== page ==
Predators claw out 2-1 win over Canucks in Game 5, keep season alive

Predators claw out 2-1 win over Canucks in Game 5, keep season alive
Nashville Predators goalie Juuse Saros, left, stops Vancouver Canucks' Tyler Myers, back right, during the first period in Game 5 of an NHL hockey Stanley Cup first-round playoff series, in Vancouver, on Tuesday, April 30, 2024.

The Vancouver Canucks had a chance to earn a few days rest.

Instead, the team is taking another long trip to Tennessee.

With their season on the line, the Nashville Predators clawed out a 2-1 victory over the Canucks in Game 5 of their first-round playoff series Tuesday.

“It just sucks. We had a chance to close them out at home with a lead,” said Canucks forward J.T. Miller.

“The margins are obviously close and every little mistake is going to cost you this time of year. It is what it is. It’s going to be a hard-fought series. We didn’t think coming in that it was going to be a five-gamer. And (the Predators) played well tonight.”

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The two sides battled through two scoreless periods before defenceman Nikita Zadorov got the Canucks on the board early in the third.

Roman Josi and Alexandre Carrier replied for the Preds, who narrowed their deficit in the best-of-seven matchup to 3-2. Star winger Filip Forsberg assisted on both tallies.

Rookie goalie Arturs Silovs stopped 20 of 22 shots for Vancouver and Juuse Saros made 19 saves for Nashville.

Predators head coach Andrew Brunette said his top players knew they needed to step up.

“All year they’ve kind of done it. Proud of them, the resiliency they showed. It was tough,” he said.

“It’s been a tough series to create a whole lot, they’re offensive guys. But they stuck with it, and the message was it might take forever to get it, but keep pounding on the door, and I thought they did a really good job just staying true to themselves. They didn’t cheat the game, and they got their opportunities, and it went in.”

The two sides traded chances across the first 40 minutes of the game.

Vancouver’s best opportunity of the opening frame came in the dying seconds when Miller bolted out of the penalty box, collected the puck for a breakaway, and sent a wrist shot just wide of the Nashville net.

The Preds came into the second with a burst of offensive force and outshot the home side 11-4 across the period.

Cole Smith unleashed a one-timer from the middle of the faceoff circle 33 seconds into the frame, hitting the top of Silovs’ blocker. The goalie watched the rebound drop to the ice and pounced to cover it up.

Midway through the second, Nashville got another prime chance, this time while down a man.

With Anthony Beauvillier in the box for hooking, Kiefer Sherwood streaked down the ice on a short-handed breakaway, only to see his shot clang off the post.

Vancouver went 0-for-2 on the power play Tuesday while Nashville was 1-for-4.

“Our power play was awful. We have to look in the mirror as a group here,” Miller said.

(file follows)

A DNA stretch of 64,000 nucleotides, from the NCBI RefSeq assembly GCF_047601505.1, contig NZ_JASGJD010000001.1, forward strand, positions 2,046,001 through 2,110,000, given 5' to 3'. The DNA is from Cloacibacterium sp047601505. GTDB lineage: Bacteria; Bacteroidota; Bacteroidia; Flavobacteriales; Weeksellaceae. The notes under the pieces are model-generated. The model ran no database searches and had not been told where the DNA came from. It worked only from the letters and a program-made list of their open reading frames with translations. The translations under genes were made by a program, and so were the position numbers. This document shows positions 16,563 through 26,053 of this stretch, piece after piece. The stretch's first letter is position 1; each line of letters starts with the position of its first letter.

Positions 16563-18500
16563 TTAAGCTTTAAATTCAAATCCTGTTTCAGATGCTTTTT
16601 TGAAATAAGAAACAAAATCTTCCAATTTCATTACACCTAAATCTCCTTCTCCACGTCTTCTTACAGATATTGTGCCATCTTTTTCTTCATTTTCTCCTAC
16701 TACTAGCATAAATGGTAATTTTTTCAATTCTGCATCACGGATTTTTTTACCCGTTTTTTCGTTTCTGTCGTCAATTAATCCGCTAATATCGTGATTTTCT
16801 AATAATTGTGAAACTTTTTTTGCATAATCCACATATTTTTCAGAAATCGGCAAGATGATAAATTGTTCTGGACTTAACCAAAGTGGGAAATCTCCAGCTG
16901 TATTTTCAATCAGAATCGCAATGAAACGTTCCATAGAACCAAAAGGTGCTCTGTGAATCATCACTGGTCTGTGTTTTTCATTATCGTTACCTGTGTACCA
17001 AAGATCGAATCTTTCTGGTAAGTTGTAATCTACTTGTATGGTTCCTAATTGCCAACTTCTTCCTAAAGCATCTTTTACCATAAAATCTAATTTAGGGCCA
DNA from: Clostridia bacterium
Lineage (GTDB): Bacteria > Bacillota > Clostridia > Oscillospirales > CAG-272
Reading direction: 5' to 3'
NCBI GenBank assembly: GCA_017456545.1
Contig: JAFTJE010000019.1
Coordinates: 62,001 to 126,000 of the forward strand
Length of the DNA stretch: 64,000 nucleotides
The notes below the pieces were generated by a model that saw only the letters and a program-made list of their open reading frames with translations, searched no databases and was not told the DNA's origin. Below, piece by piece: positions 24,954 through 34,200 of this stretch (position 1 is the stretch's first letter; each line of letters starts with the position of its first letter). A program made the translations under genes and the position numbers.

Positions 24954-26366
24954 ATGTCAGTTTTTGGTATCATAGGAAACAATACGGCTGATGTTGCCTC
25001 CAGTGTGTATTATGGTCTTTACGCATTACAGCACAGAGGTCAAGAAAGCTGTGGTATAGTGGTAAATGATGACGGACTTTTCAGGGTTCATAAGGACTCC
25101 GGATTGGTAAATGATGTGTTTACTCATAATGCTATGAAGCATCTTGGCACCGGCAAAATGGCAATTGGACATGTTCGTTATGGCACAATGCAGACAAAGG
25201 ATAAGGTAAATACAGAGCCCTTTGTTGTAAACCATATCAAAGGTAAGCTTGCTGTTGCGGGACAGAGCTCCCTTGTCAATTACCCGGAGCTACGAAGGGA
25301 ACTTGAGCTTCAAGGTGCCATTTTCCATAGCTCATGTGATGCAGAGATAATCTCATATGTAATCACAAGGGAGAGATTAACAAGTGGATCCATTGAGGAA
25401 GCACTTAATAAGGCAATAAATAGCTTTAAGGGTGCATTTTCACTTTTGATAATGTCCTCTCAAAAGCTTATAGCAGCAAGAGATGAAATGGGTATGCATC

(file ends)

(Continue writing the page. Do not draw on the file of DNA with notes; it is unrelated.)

“We could have been a factor in the game and we weren’t.”

The Canucks finally broke the scoring drought 3:11 into the third period when Zadorov fired a sharp-angle shot under the crossbar from just above the goal line.

It was the bruising defenceman’s second goal of the playoffs.

The Predators levelled the score with a power-play goal 7:15 into the third after Dakota Joshua was called for boarding.

Silovs stopped Josi on a breakaway, freezing the puck under his body, only to be pushed into the net, with the puck squirting lose and skittering across the goal line for the Preds’ captain’s first goal of the post-season.

Canucks head coach Rick Tocchet said he thought about challenging for goaltender interference but wasn’t confident the call would go his way.

“If we’re down 2-1, maybe. But it’s a 50-50,” he said. “At that point, we just looked at it. I don’t know what the NHL would do on that one, I don’t.”

The tally snapped the Canucks’ streak of 17 successful penalty kills.

Nashville took the lead 12:46 into the third when Carrier, using a screen from Ryan O’Reilly, blasted a shot past Silovs from just inside the blue line.

Brunette said he was really happy for Carrier.

“He’s a heart and soul kid, highly competitive. Love him,” the coach said. “Nice to see him get rewarded in a big-time moment and a big-time play.”

Playoff hockey is characterized by close games and Tuesday’s was no different, Zadorov said.

“It’s hard to close in this league,” he said. “Nashville’s a good team. They push back, they stick with it. I feel like we stole last game (a 4-3 overtime win) in their building, they stole this game here. So it’s on us to go out there and play our best hockey and try to shut them down next game.”

Ins and outs

Predators defenceman Luke Schenn was a late scratch due to illness. Tyson Barrie took his spot in the lineup and played his first game since March 28.

Up next

Game 6 is set to go in Nashville on Friday.

By Gemma Karstens-Smith

This report by The Canadian Press was first published April 30, 2024.

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